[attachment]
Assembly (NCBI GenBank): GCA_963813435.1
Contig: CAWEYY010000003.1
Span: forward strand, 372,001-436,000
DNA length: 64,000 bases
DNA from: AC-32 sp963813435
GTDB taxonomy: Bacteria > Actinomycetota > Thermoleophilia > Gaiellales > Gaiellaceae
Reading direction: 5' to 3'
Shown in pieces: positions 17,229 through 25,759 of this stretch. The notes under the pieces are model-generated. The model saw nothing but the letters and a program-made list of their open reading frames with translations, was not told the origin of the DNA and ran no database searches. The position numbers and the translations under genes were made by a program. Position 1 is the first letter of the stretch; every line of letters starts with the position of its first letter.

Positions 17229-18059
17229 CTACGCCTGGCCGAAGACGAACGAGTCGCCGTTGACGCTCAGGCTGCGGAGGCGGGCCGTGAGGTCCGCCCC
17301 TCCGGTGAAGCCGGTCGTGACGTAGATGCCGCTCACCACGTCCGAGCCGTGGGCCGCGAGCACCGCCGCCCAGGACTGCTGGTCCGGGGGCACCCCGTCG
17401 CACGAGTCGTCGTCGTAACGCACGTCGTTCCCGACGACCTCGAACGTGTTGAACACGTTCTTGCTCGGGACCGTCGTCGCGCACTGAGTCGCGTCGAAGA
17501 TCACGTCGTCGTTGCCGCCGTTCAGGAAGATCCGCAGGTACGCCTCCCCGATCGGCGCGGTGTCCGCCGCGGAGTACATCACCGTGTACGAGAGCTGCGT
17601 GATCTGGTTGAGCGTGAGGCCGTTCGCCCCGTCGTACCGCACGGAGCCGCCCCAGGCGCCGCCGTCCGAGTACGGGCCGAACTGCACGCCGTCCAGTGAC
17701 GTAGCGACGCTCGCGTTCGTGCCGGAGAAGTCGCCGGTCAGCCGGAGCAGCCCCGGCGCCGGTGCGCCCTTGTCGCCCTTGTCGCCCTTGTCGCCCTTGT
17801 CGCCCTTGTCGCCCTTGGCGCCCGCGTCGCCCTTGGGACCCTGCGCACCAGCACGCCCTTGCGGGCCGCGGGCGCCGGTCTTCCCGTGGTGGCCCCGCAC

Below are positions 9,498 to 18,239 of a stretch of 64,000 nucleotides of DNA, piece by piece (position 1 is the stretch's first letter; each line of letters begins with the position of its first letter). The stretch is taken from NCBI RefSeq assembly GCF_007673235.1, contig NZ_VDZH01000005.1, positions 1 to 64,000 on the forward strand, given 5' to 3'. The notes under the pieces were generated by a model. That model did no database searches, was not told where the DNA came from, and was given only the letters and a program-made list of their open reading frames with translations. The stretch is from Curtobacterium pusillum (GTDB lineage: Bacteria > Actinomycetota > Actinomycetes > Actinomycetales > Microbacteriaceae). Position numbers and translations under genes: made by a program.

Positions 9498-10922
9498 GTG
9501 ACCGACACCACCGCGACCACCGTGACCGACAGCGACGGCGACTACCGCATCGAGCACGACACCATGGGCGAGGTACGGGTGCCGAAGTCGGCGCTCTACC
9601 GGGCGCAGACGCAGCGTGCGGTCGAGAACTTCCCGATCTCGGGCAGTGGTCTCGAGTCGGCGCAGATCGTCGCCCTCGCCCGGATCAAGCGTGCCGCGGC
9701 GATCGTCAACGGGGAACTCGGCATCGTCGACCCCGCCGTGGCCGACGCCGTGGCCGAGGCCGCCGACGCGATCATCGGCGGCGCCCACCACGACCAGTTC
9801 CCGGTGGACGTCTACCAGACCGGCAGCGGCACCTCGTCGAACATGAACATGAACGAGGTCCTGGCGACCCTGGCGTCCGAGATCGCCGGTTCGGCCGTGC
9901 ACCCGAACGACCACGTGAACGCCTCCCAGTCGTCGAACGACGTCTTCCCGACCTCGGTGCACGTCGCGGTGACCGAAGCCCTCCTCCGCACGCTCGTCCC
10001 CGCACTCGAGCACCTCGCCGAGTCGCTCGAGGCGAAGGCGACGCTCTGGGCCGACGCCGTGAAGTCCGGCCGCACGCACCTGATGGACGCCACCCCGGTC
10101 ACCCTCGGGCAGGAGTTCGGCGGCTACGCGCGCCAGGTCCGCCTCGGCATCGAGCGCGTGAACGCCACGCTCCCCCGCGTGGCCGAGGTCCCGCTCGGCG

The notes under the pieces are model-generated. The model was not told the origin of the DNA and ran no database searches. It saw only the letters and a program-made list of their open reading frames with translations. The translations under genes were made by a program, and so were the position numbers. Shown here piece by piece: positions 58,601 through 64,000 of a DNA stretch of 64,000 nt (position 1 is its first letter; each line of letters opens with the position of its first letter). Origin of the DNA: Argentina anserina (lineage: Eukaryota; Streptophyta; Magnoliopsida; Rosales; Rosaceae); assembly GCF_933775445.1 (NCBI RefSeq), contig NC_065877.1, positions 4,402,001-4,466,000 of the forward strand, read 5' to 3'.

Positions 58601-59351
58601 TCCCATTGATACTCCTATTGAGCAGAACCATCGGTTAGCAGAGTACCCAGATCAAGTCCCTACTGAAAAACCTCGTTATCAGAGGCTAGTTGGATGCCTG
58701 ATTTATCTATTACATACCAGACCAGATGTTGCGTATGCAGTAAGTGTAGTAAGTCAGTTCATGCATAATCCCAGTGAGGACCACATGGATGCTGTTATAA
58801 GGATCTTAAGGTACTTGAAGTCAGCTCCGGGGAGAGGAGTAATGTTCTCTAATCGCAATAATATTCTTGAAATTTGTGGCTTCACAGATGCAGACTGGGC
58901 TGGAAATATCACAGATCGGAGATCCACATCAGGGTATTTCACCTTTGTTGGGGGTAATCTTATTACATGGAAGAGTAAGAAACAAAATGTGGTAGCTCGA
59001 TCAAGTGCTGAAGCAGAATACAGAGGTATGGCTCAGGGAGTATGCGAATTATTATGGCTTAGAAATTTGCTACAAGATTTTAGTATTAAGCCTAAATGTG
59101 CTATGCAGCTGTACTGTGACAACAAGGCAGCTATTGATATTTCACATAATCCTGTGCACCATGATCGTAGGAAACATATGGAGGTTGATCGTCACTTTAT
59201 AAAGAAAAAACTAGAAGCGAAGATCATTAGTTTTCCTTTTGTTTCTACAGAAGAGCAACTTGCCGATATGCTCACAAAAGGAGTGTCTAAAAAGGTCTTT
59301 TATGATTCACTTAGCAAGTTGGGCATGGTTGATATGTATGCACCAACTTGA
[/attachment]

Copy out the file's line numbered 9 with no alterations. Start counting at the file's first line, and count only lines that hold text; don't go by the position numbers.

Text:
Positions 17229-18059